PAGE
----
Instacart and Uber take aim at DoorDash with new partnership

The news: Instacart and Uber are joining forces to stave off competition from DoorDash.

  • Instacart customers will soon be able to order restaurant delivery, powered by Uber Eats, via a dedicated tab in the Instacart app.
  • The deal will broaden Instacart’s appeal to customers and bring it closer to becoming an all-in-one delivery service, while giving Uber Eats a valuable opportunity to acquire customers.

Better together: The fact that the two companies felt it necessary to team up speaks to the threat DoorDash poses to both of their businesses as it ventures deeper into grocery delivery and scoops up a larger share of restaurant delivery sales.

  • Uber CEO Dara Khosrowshahi took pains to emphasize in an interview with Bloomberg that both companies are “a threat to DoorDash” individually and as a team, and that the partnership will allow the two to grow their business in a “highly, highly competitive marketplace.”
  • That’s certainly necessary for Uber, which is struggling to keep pace with DoorDash in the restaurant delivery space despite healthy order and user growth.
  • The company is trying to differentiate itself through initiatives such as a TikTok-like video feed to drive restaurant discovery and orders and a (successful) partnership with Domino’s—but the gulf is widening.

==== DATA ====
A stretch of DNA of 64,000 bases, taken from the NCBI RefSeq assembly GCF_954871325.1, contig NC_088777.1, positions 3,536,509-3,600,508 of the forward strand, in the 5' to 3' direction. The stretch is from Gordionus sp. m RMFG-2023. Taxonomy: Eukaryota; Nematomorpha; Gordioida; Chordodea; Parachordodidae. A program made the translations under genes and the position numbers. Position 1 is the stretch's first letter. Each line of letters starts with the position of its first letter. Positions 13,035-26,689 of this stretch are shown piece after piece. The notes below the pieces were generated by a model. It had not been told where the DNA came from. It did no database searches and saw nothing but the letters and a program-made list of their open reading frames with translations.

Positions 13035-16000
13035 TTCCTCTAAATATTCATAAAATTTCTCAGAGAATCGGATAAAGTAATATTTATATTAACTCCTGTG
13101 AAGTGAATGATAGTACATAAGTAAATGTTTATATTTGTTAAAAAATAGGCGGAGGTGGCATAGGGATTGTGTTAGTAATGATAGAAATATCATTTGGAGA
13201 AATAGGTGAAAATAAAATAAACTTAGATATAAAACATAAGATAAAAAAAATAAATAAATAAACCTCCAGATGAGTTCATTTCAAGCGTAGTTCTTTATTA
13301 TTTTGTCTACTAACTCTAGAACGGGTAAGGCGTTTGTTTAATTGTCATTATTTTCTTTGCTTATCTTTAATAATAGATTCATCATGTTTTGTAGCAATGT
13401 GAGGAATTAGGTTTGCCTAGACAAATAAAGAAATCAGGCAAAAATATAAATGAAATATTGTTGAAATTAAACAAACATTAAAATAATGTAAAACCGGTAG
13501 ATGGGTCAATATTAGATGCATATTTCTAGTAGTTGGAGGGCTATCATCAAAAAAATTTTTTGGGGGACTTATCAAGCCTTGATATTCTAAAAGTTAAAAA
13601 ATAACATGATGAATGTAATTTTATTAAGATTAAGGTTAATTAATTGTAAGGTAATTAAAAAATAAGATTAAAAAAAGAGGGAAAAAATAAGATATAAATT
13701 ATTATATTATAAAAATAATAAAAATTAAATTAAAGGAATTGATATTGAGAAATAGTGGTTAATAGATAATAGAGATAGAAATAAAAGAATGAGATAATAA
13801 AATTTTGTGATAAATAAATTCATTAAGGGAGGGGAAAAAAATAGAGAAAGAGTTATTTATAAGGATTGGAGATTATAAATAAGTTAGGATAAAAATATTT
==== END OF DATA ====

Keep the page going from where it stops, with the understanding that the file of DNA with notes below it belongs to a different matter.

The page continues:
• We expect Uber Eats’ share of US restaurant delivery intermediary sales to shrink to 29.0% this year, while DoorDash will dominate the market with 55.7%.
  • However, the partnership could reverse that trend by enabling Uber to push deeper into suburban markets, where it’s under-penetrated but Instacart is well-represented.

Instacart’s defensive strategy: The motivation is slightly different for Instacart, which is trying to protect its grocery business from increased competition from DoorDash, Uber, and grocers themselves, as well as convince customers to rely on the platform for non-grocery orders.

  • The deal with Uber helps establish Instacart as shoppers’ go-to platform for food delivery, whether it’s groceries or restaurant meals; the company also gets an affiliate fee for every Uber Eats order placed through its app.
  • The partnership is good news for Instacart+ members, who now benefit from free delivery on restaurant orders over $35.
  • And, most importantly for Instacart, it helps ward off the threat of DoorDash’s fast-growing grocery business. Our forecast expects DoorDash’s US grocery ecommerce sales to grow by 33.4% this year, handily outpacing Instacart’s 12.8% growth—although it should be noted that the former’s grocery sales are roughly one-fifth the size of the latter’s.

The advertising angle: Of course, as with most retail initiatives these days, there is the potential upside to both companies’ advertising businesses.

  • Uber’s newly expanded reach gives merchants on its platform a bigger incentive to increase their ad budgets.
  • Likewise, the new delivery offering will make Instacart a more attractive prospect for advertisers looking to get in front of customers.

First Published on May 7, 2024

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